In the Shadow of America’s Most Unchurched State Capital

St Joseph’s in Salem, Oregon

Article by Harry Stevens
Photographs by Rick Keating

It was 1853 – in the midst of a Famine which was killing fully one quarter of his countrymen — when the Irish immigrant Father James Croke saddled up his horse in Portland, Oregon.* Ahead of him lay a 47 mile-long trek through an American wilderness to six-year old Salem.

His mission? Rent a building. His choice? One on the corner of Church and Chemeketa streets, formerly used by the Freemasons. St. Joseph’s still stands near there today.

The doughty Father Croke was clearly an optimist, as he found only one living Catholic in all of Salem during his August visit. His diary matter-of-factly notes that “the majority of people here are bigoted against the Catholic religion.”

THE 19TH AND EARLY 20TH CENTURIES CONFIRMED FATHER CROKE’S OPTIMISM, and St Joseph’s Parish soon boasted lovely Victorian buildings such as Sacred Heart Academy for girls (above).



IN THE 1950’s ‘PROGRESS’ WAS IN STYLE, and St Joseph’s lovely old buildings fell victim to the wrecker’s ball. One hundred years after Father Croke arrived, the present St Joseph’s Church was dedicated, — a stone’s throw from the Oregon state capitol building.

TODAY, THE PARISH HAS APPROXIMATELY 2000 FAMILIES REGISTERED, along with a great number who worship there unregistered, such as commuters or those who attend Sunday Mass in various languages.

This growing, vibrant parish is located in the shadow of the capital of arguably the most unchurched state in America—which has pioneered, for example, physician-assisted euthanasia-on-demand.

St Joseph regularly hosts eleven Sunday Masses (includes two vigil Masses): six in English, four in Spanish (one off-site), one in Vietnamese and often one in Tagalog. There is an extraordinary form Latin Mass on the first Sunday of each month. Additionally St Joseph ministers to inmates at four different local state correctional institutions (maximum, medium, and low security) with two additional off-site Masses each Sunday.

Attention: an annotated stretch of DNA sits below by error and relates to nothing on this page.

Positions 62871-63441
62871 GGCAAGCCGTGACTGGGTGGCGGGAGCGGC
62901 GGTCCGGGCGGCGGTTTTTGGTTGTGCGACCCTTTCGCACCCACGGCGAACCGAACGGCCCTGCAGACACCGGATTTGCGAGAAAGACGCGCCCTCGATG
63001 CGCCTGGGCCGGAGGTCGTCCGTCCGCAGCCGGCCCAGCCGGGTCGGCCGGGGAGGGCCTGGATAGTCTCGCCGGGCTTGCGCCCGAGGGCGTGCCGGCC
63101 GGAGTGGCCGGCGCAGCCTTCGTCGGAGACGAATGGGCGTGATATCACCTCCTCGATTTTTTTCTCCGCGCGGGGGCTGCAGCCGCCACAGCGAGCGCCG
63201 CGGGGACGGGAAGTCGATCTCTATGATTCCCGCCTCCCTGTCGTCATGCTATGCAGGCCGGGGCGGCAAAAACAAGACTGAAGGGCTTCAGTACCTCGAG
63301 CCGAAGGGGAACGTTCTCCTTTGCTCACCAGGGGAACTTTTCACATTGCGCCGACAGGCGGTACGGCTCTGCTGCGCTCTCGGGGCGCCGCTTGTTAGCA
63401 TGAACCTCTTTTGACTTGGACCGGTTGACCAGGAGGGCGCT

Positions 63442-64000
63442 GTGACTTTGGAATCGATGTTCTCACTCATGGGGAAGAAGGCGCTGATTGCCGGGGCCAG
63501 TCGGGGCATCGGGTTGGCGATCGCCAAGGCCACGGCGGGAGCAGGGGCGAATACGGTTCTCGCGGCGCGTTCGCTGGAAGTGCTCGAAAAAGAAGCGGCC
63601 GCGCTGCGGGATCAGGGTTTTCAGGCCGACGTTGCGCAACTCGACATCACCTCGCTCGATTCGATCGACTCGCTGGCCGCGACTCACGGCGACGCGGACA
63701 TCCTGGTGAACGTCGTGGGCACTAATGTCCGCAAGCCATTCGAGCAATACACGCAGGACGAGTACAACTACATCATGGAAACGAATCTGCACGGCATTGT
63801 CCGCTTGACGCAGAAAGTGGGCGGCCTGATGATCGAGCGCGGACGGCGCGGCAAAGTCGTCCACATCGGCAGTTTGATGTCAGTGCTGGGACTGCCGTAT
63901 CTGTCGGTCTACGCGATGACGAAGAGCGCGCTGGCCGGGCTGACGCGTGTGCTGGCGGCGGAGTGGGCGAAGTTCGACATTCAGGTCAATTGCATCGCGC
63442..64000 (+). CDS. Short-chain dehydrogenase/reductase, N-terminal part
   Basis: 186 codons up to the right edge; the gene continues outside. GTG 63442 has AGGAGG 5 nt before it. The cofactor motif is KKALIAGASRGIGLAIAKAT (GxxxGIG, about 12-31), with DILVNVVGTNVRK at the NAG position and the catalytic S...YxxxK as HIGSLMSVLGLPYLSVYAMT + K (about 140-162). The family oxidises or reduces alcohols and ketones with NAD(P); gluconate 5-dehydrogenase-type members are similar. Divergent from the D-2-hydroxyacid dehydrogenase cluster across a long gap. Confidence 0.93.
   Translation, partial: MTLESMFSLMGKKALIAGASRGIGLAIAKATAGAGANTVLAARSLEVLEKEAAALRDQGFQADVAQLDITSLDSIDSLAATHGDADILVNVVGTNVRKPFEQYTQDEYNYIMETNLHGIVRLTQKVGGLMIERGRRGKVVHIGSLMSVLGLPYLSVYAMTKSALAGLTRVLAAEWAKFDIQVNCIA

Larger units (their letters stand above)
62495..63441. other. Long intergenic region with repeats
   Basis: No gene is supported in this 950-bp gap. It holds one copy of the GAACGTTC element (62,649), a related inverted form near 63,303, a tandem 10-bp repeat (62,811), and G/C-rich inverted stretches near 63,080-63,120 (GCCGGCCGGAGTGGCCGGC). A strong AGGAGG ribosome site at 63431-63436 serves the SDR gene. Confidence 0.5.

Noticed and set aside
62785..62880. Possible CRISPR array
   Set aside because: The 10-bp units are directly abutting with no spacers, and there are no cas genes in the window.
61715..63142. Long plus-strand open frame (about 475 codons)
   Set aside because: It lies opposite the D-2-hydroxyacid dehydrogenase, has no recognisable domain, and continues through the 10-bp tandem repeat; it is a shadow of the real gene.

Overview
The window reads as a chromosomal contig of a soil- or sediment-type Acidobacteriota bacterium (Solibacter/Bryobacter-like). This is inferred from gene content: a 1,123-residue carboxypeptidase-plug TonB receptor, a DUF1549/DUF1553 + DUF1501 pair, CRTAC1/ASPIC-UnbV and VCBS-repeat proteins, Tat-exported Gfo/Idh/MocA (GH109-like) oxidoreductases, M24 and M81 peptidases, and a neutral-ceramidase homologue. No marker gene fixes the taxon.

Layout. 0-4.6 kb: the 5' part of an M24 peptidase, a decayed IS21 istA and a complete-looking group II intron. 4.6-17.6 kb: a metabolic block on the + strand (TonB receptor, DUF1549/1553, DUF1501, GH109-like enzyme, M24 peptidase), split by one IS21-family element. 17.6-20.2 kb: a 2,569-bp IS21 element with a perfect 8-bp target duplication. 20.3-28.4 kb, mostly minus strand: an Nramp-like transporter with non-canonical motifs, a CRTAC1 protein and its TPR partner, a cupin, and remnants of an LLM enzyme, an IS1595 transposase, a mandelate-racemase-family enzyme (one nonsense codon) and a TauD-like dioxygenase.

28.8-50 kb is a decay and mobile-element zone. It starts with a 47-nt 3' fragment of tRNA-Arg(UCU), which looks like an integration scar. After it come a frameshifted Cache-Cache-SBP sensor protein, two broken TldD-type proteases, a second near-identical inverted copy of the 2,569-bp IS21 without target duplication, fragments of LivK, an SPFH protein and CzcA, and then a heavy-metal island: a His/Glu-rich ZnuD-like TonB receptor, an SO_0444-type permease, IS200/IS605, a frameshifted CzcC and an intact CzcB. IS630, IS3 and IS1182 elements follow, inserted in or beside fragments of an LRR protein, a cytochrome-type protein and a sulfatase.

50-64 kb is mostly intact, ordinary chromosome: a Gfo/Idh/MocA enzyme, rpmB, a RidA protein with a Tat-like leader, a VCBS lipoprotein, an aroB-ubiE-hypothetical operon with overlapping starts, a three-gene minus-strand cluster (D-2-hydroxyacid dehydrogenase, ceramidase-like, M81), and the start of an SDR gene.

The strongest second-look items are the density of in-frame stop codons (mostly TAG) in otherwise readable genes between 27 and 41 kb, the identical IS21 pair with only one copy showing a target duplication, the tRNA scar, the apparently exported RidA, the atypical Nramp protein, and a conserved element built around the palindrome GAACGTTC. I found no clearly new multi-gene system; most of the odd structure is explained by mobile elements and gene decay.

AND THEN THERE’S ST. JOSEPH’S 24 HOUR ADORATION CHAPEL – plus an elementary school, youth ministry, and a Knights of Columbus council. Filipinos in the Salem area have a Filipino Mass each Sunday at a different area parish, with a potluck dinner afterwards. 

ST JOSEPH’S HAS AN ACTIVE HISPANIC MINISTRY and families enthusiastically support Catholic traditions such as First Holy Communion.

THE AVAILABILITY OF CONFESSION IS KEY TO THE VIBRANCY of a parish. At St. Joseph’s, confessions are heard before four Masses on Sunday, plus one hour on Saturday and weekdays M-F for a half-hour before the 12:05pm Mass.

AT THE HEAD OF ALL THIS ACTIVITY IS THE INDEFATIGABLE MONSIGNOR HUNEGER, who began his own education at St Joseph grade school in 1952, and God willing, will finish his priestly ministry there as well.

REGINA: What makes your parish amazing?